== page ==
While my jokingly ‘foggy day = cannabis rally’ image (last post) left no positive impression around these parts, my increasingly successful @respectcannabis Twitter profile thankfully saw a nice contrary response from a similar post there.
With over two thousand followers there, Respect Cannabis is my most successful online flow to date.
Considering the cannabis industry is just getting started (and I already predict many key changes along that front over the coming decades), mild-but-critical follower traction there fits nicely with my cannabis plans.
So my morning consists of writing this, while getting in the right mindset for my soon-coming wonderful/somewhat-brutal yoga class.
This sentence was written the next morning after that class, and the yoga was thankfully positive, likely unnecessarily for the record.
While steps towards setting up my first high-quality cannabis micro-grow continue (e.g. a solid [de]humidifier setup should be completed today or otherwise soon), I contemplate and echo herein some of my sentiments about social networking in general.
Organic reach is literally critical to social networking.
However, organic reach is horribly almost dead — replaced by questionable content filtration algorithms that primarily serve the interests of those governing the social networks (e.g. to make money).
Twitter apparently is the remaining holdout on this crucial front, and I hope maximally strongly that they will retain organic reach.
Without organic reach, it will be (for all intents and purposes) impossible for new artists (and other information providers) with limited resources to righteously gain key traction for their talented results and societal benefit.
Oligarchical interests can now leverage those content filters to (inclusively unethically) retain power.
Cannabis legality arose from the internet era, which allowed legalization proponents to bypass the unbearably demonstrably corrupt mainstream media in order to develop positive public traction — which led to many voter initiatives to legalize cannabis with now likely unstoppable momentum.
The alcohol and pharmaceutical industries pay grossly handsomely to maintain cannabis prohibition.
Alcohol is basically a stupidity-enhancing poison with obvious nasty repercussions all throughout society from now back throughout the lengthy duration of alcohol-inclusive history. Cannabis — upon proper use — is a major boost to health on many levels (with no experimentally proven harm), and society is only sensibly improved when cannabis replaces alcohol.
Pharmaceutical drugs are often terribly costly and usually provide (sometimes seriously) discomforting side effects. Cannabis is literally a very inexpensive medicinal revolution on many fronts, and as a natural product, cannot be patented (so no money for big pharma).
So evil wins big. We are talking about uncountable numbers of innocent (i.e. non-rights-infringing) lives ruined by that unethical sustainment of power over the span of several decades and still excessively counting.
And while I could raise the seriously powerful rationale that I call the Rule of Reality (i.e. a mainstream scientifically backed rationale stating dominance is fully paid for by being dominated within a balancing reality) — and so state the sheer idiocy of mass destruction to sustain obsolete power structures (when those who engage in such destruction must scientifically pay for it all somehow) — it’s inappropriate for me to dive into that here.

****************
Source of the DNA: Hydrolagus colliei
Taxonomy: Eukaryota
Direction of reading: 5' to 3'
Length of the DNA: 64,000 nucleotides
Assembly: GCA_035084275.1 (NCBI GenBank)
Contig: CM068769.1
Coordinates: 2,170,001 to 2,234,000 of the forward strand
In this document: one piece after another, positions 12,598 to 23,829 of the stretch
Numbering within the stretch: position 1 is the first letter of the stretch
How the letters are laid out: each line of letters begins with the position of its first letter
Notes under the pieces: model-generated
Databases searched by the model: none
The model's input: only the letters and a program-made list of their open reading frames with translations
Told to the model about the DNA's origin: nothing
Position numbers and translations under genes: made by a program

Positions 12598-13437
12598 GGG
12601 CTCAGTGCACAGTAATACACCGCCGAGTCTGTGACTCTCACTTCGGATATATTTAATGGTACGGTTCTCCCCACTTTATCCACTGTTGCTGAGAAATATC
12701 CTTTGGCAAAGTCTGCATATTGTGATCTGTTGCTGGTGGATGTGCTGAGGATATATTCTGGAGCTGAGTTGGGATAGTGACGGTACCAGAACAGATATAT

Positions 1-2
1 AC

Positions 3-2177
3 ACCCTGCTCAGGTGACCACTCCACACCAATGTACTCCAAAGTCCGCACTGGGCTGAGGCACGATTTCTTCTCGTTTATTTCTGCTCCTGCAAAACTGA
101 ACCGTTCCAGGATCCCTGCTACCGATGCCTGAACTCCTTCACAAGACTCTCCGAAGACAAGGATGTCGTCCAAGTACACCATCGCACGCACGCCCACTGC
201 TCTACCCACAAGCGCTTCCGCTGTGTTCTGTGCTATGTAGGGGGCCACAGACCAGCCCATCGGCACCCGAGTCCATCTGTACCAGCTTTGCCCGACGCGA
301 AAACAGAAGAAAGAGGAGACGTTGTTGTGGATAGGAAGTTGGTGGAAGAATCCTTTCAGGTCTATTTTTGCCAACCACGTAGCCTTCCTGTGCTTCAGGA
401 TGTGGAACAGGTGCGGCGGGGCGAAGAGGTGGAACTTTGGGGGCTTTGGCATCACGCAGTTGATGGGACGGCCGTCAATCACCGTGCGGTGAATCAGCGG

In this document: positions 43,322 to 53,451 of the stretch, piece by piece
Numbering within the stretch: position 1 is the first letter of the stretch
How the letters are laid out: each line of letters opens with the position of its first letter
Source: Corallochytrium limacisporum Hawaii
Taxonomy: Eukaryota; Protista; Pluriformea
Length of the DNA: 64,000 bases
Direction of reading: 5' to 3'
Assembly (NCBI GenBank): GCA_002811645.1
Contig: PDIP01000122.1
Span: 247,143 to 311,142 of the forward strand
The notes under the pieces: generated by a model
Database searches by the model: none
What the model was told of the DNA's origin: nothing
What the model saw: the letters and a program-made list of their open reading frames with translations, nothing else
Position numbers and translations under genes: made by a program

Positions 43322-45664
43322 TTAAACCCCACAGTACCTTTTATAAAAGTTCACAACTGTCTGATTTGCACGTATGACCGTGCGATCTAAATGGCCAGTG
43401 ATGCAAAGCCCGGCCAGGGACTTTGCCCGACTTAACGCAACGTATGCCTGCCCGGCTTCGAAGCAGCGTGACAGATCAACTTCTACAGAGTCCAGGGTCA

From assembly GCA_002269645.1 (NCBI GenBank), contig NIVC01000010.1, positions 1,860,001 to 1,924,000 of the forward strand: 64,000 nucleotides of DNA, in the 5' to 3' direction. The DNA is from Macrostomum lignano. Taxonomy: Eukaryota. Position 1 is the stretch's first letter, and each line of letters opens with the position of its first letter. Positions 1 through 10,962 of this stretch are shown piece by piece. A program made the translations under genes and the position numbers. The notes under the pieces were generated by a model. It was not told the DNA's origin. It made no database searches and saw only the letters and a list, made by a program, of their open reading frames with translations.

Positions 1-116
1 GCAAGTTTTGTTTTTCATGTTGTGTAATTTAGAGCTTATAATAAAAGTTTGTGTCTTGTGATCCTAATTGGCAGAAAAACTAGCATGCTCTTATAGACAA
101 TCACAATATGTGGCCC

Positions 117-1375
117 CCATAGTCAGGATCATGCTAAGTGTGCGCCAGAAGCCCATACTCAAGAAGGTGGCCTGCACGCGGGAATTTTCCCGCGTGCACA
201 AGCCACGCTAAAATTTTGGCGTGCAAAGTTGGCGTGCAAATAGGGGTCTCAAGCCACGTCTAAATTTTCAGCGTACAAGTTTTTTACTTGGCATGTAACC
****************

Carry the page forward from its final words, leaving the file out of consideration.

I still cringe heavily at the result of having social networking companies seriously cripple the social part of their social network in order to make money.
And while I could spiral off on a rant over the (at least sometimes) fraudulent nature of online advertising — where money (at least for all intents and purposes) is not being made by anyone but the advertisers — it’s misfitting for me to include that within this post (e.g. due to time constraints).
I don’t need (nor want) an algorithm to filter social networking content. If a friend posts too much or something inappropriate, I can simply socialize with that friend to casually address the situation. That’s the whole point of a social network — to socialize.
Allowing all content to flow without algorithmic control compels us all to leverage socialness to achieve better content flow — so better socialness — and that’s obviously a good thing overall.
I would rather pay $1 a year (or similarly inexpensive such) to access a social network with organic reach and no data mining for profit. That should be the proper business model for social networking, but the popular parade of the early 2000s refused to believe anything other than the content should be free, while advertising is leveraged to make money.
As such, many marketing companies are making money by selling (y)our network activity (which may include recordings from your camera[s] and microphone[s]), so the content online really isn’t free ultimately — as society apparently increasingly is Orwellian.
While my Respect Cannabis audience is clear to me, my Spirit Wave Journal audience remains a mysterious group of followers who seem silently off-put by at least most of my posting.
Is there an organic reach problem here? I don’t believe so.
My unavoidable complexity is a bane, and my innovative beliefs perhaps sometimes turns people away from the like button.
Respect Cannabis at Twitter is easy. Everyone there is passionate about cannabis, and I can stay sharply focused upon that one wonderful theme there.
Here everything is different. The mysterious nature of my life leaves mystery a bidirectional feature of this journal.
We have to somewhat work towards a healthy relationship around these parts, but that socialness can also be a good thing.
Good day to you all, mysterious audience.